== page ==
One of the best things about living in Utah is the abundance of outdoor winter sports available. With 21 ski resorts throughout the state, along with hundreds of miles of trails, Utah is the ideal location for snowboarding and all types of skiing.
Unfortunately, ski and snowboard accidents have risen considerably over the last few years. Over the last decade, there have been an average of 40 fatalities nationwide due to skiing and snowboarding accidents each season. However, in 2020, that statistic began trending even higher.
Of course, all outdoor enthusiasts must accept that there are inherent risks when skiing or snowboarding on the mountains. However, knowing what those risks are and how to avoid them can prevent unnecessary accidents. Make your ski season fun and safe by staying informed and participating in winter sports responsibly.
Common Causes of Ski Accidents
One of the best ways to stay safe while skiing or snowboarding is to understand the dangers involved. By knowing the most common causes of ski accidents, you can take necessary precautions and avoid risky behaviors.
Collisions with trees
According to the National Ski Areas Association (NSAA), collisions with trees and other objects caused the majority of skier and snowboarder deaths in 2021.
When skiers travel too quickly, especially in the backcountry, they risk collisions at high speeds. Crashing into trees can lead to head and neck injuries, broken bones, and snow immersion suffocation.
Snow immersion suffocation happens when a skier gets stuck under deep, loose snow or in a tree well. The skier may be unable to get themselves out and can suffocate.
Utah has seen one ski lift accident fatality already in the 2022-2023 season. In general, chairlifts are usually quite safe. However, if a ski lift malfunctions or is used improperly, serious injuries can occur.
Collisions with other skiers
The risk of colliding with another skier or snowboarder is always present. Men are more likely to collide with other recreationists than women, and skiers are at greater risk of injury than snowboarders, one study found.
Avalanches can be a serious danger to anyone on the mountains in the winter, especially those in the backcountry. An avalanche can trap a skier under the snow and disorient them, so they do not know which way is up.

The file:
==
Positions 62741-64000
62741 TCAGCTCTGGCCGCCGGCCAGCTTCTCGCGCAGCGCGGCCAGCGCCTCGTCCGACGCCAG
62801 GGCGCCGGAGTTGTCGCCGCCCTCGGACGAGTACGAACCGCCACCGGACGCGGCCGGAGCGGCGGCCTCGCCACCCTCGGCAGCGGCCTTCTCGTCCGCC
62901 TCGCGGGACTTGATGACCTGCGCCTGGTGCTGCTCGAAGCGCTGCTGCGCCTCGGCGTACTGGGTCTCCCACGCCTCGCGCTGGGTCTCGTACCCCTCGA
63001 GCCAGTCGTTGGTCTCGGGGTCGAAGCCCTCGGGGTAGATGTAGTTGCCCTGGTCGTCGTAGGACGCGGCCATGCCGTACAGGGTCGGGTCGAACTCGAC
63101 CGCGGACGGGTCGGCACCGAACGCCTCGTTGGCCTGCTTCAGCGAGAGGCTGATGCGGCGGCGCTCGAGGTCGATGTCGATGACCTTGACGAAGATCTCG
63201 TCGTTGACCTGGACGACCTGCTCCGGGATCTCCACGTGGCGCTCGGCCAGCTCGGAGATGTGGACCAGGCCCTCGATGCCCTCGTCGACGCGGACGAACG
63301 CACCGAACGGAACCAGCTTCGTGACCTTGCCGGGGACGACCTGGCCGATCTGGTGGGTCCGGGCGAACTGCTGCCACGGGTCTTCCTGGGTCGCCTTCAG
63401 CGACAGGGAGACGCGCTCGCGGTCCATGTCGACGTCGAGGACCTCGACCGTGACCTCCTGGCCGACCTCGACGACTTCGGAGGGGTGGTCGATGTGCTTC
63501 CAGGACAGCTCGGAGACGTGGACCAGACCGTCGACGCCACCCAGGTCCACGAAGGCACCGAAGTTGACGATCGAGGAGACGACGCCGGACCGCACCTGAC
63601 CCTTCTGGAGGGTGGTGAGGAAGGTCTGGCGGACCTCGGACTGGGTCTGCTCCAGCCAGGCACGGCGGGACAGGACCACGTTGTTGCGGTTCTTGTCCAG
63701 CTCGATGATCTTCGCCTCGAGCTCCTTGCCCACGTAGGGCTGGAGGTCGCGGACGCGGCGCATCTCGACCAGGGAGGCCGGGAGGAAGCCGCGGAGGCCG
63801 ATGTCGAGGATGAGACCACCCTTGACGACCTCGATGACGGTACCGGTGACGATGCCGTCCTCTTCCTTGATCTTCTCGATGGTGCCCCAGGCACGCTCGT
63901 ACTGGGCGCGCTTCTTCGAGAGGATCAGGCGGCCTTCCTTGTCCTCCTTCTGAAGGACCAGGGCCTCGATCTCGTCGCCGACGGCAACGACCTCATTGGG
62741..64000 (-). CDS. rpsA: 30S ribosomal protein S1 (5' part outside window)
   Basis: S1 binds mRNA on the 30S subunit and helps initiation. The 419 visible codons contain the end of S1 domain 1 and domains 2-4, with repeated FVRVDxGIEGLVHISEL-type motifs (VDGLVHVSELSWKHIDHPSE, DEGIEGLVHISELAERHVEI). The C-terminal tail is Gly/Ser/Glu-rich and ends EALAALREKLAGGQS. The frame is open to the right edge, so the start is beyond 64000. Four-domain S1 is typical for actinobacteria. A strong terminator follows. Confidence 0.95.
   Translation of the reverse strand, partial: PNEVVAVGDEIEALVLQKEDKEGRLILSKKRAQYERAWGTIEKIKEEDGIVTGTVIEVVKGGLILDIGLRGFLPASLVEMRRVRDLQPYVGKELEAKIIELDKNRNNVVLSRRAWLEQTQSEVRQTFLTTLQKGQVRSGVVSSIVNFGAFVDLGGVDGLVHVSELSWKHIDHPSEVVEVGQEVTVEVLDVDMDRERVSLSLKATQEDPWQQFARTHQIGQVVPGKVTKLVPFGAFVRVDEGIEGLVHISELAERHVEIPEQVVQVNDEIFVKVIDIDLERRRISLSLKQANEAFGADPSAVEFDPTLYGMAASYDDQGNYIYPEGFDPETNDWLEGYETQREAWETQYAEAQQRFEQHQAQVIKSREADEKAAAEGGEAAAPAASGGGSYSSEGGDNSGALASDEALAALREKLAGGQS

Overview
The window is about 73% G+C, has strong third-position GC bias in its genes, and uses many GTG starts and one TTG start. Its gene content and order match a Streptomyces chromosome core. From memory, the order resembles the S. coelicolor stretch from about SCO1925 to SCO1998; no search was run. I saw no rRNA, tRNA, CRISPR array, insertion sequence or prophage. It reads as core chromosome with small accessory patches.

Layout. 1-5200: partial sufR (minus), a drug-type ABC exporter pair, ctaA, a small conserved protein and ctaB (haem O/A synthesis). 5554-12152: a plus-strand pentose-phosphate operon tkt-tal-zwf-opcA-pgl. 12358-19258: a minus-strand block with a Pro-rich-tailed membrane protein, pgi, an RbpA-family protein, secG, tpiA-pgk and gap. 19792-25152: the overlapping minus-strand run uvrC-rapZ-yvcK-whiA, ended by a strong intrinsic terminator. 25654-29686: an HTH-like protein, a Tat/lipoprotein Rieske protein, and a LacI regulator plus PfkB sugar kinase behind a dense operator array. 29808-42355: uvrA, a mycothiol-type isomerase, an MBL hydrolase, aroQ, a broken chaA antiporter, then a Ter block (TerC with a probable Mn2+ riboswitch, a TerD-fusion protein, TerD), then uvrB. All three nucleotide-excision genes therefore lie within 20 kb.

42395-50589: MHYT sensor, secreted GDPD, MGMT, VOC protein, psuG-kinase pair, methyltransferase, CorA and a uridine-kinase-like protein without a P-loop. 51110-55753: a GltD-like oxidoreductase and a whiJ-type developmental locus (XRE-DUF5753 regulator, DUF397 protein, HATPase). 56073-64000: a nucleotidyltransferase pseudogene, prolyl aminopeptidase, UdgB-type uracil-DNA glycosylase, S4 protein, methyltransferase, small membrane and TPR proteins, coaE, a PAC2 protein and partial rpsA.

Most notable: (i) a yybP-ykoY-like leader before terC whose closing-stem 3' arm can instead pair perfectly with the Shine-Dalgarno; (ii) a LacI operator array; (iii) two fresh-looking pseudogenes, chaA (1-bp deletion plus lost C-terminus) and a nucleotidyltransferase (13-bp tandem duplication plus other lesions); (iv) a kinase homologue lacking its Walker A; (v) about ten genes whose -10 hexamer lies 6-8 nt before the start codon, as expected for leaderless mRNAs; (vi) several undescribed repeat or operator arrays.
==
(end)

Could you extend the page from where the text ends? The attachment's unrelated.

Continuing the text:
Riding outside the designated ski area
It is also important to stay within the designated boundaries of the resort, especially for inexperienced skiers or snowboarders. Riding outside the limits of the ski area increases your risk of colliding with trees, becoming stuck in deep snow, or getting lost or stranded.
Common Ski Crash Injuries
Common ski injuries include:
- Head injuries, including traumatic brain injuries
- Spinal cord injuries
- Internal organ damage
- Broken bones
- Sprains and strains
- Muscle tears (particularly ACL injuries)
- Bruises and lacerations
How to Stay Safe While Skiing and Snowboarding
By understanding the risks associated with your sport and taking precautions to avoid injury, you can ensure you’re able to participate in winter sports for years to come. Take the following steps to keep yourself safe while skiing or snowboarding.
Ski with a friend
Skiing alone is risky, especially when skiing in less populated areas. If you crash, become stuck or stranded, or have a medical emergency, you may be unable to signal for help.
In the event of an accident, a ski partner can help you become unstuck, get down the mountain, or seek assistance.
Wear proper ski equipment
Skiers and snowboarders should always make sure they have the following gear, and that it is in good working order:
- Warm clothes: Avoid frostbite and hypothermia by wearing a coat, snow pants, gloves, and a hat. Ensure you have a warm base layer under your snow clothes.
- Helmet: Helmets can prevent head injuries in the event of a collision or fall.
- Goggles: Avoid snow blindness by wearing well-fitting goggles or sunglasses.
- Functional bindings and boots: Ski bindings that do not work properly can cause your feet to become stuck, increasing the risk of knee and ankle injuries.
Communicate your plans
Before leaving for the day, tell someone where you plan to be and when you plan to be home. If something happens, your loved ones can alert ski patrol as soon as you miss your scheduled arrival time. This also ensures that rescue crews will look in the right places.
Be aware of your abilities
Many ski collisions happen when someone is attempting more advanced skiing than they are ready for. Ski so that you are able to stop should a hazard become present. Do not attempt ski slopes that are too advanced for your skill level.
Check conditions before you go
Always check the weather forecast and avalanche conditions before hitting the slopes. The Utah Avalanche Center posts backcountry avalanche closures on their site– do not ski or otherwise recreate in these areas.
Pay attention as you ski. Look out for other skiers, trees, and other objects on the slopes. Slow down when these hazards are present.
Skiers who injure others due to irresponsible or risky behavior may be found liable for the accident.
When to Contact a Ski Injury Lawyer
If you have been injured in a skiing accident due to a defective product or another person’s negligence, consider contacting a personal injury lawyer. An experienced accident attorney can help you access medical care, build your injury case, and fight for a fair settlement to take care of your medical bills.
The Advocates have been helping accident victims in Utah for three decades. We will be by your side to listen to your story, negotiate with insurance companies, and provide regular updates on your case.
With an Advocate, you can rest assured knowing that our goal is the same as yours: to get you back to doing what you love. Contact us today for a free consultation.
You deserve an attorney who will fight to get you the recovery you need. You deserve an Advocate.